On April 6th, 1896 – that’s 120 years ago today – the first ever modern Olympic Games kicked off in Athens, Greece. After a 1,500 year ban, this ancient tradition returned to its birthplace. Over 60,000 spectators filled the marble seats at Panathenaic Stadium to watch as athletes from 14 nations competed for gold medals and, well, the holy grail of bragging rights.
The ancient Olympic games were held as part of a religious festival honoring the Greek God who was the Michael Jackson of Pop, the Elvis of Rock, Mr. Zeus himself. The games reflected the ideology of the ancient Greeks, a society that glorified physical fitness. Athletes honored Zeus by flaunting the abilities of their heavily trained bodies and by making animal sacrifices. (Bonus question: which one of these traditions is no longer practiced?)
The earliest records of the Olympic Games date back to 776 BC, however historians believe the tradition started 500 years prior. As you may have guessed, this ancient version of the Summer Games was very different from the one we now enjoy watching every two years. The ancient Olympics were limited to Grecian males and included only a few events: foot races, wrestling, boxing, horse and chariot racing, etc. Today, male and female athletes venture from nearly 100 countries to compete in 300 events across 28 different sports.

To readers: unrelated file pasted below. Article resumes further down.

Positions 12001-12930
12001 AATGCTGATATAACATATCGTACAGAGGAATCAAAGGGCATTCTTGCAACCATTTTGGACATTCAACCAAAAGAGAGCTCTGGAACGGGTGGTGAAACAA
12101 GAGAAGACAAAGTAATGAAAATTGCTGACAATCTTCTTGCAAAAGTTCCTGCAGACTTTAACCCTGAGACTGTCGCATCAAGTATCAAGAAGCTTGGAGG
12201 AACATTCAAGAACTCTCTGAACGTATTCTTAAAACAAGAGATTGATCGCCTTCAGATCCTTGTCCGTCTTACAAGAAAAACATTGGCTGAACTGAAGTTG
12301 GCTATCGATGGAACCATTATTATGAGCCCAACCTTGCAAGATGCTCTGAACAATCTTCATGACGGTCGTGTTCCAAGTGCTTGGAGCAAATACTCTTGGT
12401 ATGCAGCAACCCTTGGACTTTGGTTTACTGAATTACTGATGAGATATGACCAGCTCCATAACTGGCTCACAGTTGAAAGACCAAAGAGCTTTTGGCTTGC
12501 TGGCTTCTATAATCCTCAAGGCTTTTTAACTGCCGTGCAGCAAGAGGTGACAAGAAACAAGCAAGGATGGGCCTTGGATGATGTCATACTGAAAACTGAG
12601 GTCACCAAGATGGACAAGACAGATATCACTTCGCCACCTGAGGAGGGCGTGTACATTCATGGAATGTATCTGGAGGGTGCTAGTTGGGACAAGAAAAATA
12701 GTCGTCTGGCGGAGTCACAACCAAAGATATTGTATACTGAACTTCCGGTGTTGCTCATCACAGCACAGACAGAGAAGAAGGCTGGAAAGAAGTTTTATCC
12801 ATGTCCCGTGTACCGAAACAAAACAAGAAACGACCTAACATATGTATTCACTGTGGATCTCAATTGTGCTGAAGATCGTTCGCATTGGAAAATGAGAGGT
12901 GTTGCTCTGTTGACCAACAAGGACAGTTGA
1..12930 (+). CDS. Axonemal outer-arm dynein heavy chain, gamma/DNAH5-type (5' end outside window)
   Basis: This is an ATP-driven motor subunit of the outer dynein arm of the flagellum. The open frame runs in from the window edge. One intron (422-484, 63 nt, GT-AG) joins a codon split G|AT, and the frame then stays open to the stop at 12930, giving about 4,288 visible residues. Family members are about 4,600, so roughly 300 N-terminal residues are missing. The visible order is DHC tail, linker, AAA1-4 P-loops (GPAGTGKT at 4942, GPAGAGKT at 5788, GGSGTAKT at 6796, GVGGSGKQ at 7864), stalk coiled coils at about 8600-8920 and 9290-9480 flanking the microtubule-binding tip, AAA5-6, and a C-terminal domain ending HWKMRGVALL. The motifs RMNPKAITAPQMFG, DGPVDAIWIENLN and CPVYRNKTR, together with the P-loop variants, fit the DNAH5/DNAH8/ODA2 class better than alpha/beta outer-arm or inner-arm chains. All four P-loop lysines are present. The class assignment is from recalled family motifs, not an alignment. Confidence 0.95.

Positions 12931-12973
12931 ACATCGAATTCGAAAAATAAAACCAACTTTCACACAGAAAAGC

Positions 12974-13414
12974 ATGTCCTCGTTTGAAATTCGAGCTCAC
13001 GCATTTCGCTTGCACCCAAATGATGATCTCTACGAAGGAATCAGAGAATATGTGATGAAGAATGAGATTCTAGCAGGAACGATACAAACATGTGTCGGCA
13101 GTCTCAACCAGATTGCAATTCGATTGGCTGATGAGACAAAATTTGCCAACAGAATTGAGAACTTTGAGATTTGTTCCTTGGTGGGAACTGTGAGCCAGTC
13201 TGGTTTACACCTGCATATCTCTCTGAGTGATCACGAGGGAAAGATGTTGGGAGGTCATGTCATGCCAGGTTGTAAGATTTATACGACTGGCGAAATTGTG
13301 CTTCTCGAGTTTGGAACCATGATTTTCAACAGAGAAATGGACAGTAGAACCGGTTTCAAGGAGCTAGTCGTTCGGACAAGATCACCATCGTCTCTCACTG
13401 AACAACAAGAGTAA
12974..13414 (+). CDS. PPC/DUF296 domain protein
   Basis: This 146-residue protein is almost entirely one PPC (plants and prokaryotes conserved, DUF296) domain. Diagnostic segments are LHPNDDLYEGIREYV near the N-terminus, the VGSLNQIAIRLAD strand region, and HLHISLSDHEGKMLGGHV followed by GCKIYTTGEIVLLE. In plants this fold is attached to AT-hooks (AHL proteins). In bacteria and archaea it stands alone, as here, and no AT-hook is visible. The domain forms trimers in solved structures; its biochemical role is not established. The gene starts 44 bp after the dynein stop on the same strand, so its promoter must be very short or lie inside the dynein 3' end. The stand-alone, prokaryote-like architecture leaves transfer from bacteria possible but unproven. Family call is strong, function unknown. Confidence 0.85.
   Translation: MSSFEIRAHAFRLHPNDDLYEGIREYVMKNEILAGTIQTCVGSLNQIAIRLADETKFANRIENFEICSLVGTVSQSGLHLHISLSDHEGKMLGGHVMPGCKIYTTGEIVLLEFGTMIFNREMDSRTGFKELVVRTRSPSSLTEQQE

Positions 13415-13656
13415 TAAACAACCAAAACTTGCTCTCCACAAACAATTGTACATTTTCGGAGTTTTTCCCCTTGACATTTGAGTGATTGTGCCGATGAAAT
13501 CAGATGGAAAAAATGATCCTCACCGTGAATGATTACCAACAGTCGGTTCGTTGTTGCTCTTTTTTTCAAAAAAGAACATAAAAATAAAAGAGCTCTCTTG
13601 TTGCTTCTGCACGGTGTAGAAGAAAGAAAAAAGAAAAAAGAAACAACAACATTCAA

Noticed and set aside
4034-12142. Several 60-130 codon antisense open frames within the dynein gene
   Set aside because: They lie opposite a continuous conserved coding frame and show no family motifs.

As the games have grown and progressed, the significance has evolved as well. What was once a Grecian religious festival honoring a single god, is now a grand secular establishment, bringing together teams and individuals from nations with varying histories, languages, and cultures.
Even though today marks the 120th anniversary of the Olympics, we still have a few more months until the start of the 2016 Summer Games. We’ll be counting down the days until the ceremonial torch is lit!
Explore the culture and country that inspired the Olympics on an educational tour of Greece!